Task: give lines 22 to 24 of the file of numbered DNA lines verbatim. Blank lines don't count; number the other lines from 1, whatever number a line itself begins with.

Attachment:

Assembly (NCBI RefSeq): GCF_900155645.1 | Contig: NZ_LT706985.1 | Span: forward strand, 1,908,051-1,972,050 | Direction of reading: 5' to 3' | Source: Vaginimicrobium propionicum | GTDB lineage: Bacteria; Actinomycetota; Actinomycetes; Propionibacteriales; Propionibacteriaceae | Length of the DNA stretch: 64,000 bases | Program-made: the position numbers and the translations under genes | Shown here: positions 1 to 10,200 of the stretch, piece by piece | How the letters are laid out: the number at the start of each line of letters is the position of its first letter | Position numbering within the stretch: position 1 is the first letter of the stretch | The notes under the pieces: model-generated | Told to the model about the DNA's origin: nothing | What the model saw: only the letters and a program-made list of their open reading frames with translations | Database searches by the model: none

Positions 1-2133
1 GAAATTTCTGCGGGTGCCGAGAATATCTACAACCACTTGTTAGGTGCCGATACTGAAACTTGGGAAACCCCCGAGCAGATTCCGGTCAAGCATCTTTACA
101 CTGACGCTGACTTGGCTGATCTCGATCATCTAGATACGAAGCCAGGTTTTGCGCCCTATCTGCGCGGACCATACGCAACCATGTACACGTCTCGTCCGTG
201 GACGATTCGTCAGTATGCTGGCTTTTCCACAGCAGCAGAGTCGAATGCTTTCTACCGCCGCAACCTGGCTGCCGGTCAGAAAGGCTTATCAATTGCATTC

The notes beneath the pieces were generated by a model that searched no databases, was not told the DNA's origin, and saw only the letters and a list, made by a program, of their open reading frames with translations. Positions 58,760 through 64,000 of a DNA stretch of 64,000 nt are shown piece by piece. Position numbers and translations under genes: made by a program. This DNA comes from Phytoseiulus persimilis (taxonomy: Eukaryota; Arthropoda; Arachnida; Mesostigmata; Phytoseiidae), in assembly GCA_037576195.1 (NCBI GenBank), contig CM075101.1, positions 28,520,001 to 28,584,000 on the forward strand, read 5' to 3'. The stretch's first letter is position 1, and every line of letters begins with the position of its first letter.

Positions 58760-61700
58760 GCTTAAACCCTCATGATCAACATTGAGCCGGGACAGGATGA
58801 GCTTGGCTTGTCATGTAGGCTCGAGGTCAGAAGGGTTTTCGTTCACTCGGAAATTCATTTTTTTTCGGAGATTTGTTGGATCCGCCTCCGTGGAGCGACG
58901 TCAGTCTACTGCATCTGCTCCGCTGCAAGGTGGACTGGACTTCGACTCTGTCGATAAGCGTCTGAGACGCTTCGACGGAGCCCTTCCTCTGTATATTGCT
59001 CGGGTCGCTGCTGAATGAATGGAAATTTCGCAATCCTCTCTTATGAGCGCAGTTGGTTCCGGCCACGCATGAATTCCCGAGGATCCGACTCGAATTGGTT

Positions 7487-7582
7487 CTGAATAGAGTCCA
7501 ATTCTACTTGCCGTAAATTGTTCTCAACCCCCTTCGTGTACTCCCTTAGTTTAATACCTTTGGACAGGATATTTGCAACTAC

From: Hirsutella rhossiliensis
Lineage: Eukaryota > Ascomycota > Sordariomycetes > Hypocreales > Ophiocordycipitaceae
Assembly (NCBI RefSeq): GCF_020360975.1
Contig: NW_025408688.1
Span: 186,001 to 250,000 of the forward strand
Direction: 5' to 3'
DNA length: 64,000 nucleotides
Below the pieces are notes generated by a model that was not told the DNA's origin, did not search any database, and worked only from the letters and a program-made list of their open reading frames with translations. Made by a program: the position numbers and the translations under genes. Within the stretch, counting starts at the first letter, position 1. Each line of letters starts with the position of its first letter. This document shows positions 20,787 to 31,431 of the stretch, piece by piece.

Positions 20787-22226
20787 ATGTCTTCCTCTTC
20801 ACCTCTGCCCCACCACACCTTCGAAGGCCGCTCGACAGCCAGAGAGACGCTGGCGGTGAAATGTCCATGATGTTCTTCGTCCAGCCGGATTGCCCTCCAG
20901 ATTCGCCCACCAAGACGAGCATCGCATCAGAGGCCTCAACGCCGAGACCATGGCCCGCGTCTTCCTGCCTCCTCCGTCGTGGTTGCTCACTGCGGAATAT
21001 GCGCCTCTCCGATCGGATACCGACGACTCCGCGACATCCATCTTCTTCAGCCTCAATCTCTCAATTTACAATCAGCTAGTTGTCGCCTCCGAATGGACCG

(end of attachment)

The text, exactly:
Below the pieces are notes generated by a model that was not told the DNA's origin, did not search any database, and worked only from the letters and a program-made list of their open reading frames with translations. Made by a program: the position numbers and the translations under genes. Within the stretch, counting starts at the first letter, position 1. Each line of letters starts with the position of its first letter. This document shows positions 20,787 to 31,431 of the stretch, piece by piece.

Positions 20787-22226
20787 ATGTCTTCCTCTTC